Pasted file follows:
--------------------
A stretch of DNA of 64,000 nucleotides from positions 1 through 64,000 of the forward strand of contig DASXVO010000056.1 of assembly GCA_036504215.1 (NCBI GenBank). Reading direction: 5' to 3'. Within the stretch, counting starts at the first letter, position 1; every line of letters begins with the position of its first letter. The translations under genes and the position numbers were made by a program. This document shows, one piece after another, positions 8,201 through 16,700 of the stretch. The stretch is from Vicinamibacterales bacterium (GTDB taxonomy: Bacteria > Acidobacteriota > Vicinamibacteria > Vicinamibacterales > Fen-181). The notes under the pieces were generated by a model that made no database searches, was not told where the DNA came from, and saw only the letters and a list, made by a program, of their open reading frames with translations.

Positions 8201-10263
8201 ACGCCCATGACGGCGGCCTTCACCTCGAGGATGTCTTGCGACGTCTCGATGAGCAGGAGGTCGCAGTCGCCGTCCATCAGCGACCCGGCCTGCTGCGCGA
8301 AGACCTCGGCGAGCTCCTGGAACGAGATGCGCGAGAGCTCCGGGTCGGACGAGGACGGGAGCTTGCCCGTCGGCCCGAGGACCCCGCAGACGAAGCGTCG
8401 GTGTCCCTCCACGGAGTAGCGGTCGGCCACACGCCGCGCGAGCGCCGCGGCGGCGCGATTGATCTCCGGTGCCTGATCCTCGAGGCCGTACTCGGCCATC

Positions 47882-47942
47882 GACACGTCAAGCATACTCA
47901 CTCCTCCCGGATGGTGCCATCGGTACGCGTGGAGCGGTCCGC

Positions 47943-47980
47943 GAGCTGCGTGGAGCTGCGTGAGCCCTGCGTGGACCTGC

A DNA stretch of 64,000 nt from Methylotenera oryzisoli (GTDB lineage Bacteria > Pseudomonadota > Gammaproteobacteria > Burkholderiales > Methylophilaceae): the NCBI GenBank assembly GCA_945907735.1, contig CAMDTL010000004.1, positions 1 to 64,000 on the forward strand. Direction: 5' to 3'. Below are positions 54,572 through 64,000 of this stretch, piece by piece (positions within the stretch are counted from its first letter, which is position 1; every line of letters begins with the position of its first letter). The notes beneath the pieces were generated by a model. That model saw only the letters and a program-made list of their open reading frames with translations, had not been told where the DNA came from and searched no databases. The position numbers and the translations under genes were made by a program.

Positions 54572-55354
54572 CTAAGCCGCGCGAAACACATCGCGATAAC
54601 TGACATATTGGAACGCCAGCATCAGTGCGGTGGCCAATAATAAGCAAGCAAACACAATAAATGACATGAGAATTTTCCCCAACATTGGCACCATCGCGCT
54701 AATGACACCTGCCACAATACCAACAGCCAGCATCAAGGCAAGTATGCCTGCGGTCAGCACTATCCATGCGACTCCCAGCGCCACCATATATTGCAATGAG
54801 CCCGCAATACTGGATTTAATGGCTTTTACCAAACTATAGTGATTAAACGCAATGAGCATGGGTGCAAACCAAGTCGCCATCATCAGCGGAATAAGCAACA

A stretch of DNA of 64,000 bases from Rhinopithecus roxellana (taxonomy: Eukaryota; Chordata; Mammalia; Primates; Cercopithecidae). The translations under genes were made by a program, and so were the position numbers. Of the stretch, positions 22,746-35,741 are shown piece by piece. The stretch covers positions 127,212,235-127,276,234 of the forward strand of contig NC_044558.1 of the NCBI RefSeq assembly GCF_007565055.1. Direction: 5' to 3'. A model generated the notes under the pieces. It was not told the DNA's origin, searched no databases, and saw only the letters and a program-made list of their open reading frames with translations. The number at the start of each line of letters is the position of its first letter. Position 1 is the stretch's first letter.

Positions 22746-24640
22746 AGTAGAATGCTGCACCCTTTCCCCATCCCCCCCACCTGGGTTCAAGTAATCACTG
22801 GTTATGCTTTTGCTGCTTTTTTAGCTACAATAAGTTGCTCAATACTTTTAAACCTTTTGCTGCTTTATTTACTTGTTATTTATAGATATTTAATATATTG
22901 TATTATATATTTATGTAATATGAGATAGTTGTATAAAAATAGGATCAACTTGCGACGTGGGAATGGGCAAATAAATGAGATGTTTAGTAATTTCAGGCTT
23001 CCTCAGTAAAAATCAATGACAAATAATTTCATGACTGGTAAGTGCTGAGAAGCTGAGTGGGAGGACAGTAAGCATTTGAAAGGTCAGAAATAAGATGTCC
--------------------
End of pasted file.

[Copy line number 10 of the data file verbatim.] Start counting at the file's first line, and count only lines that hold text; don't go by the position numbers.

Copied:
47943 GAGCTGCGTGGAGCTGCGTGAGCCCTGCGTGGACCTGC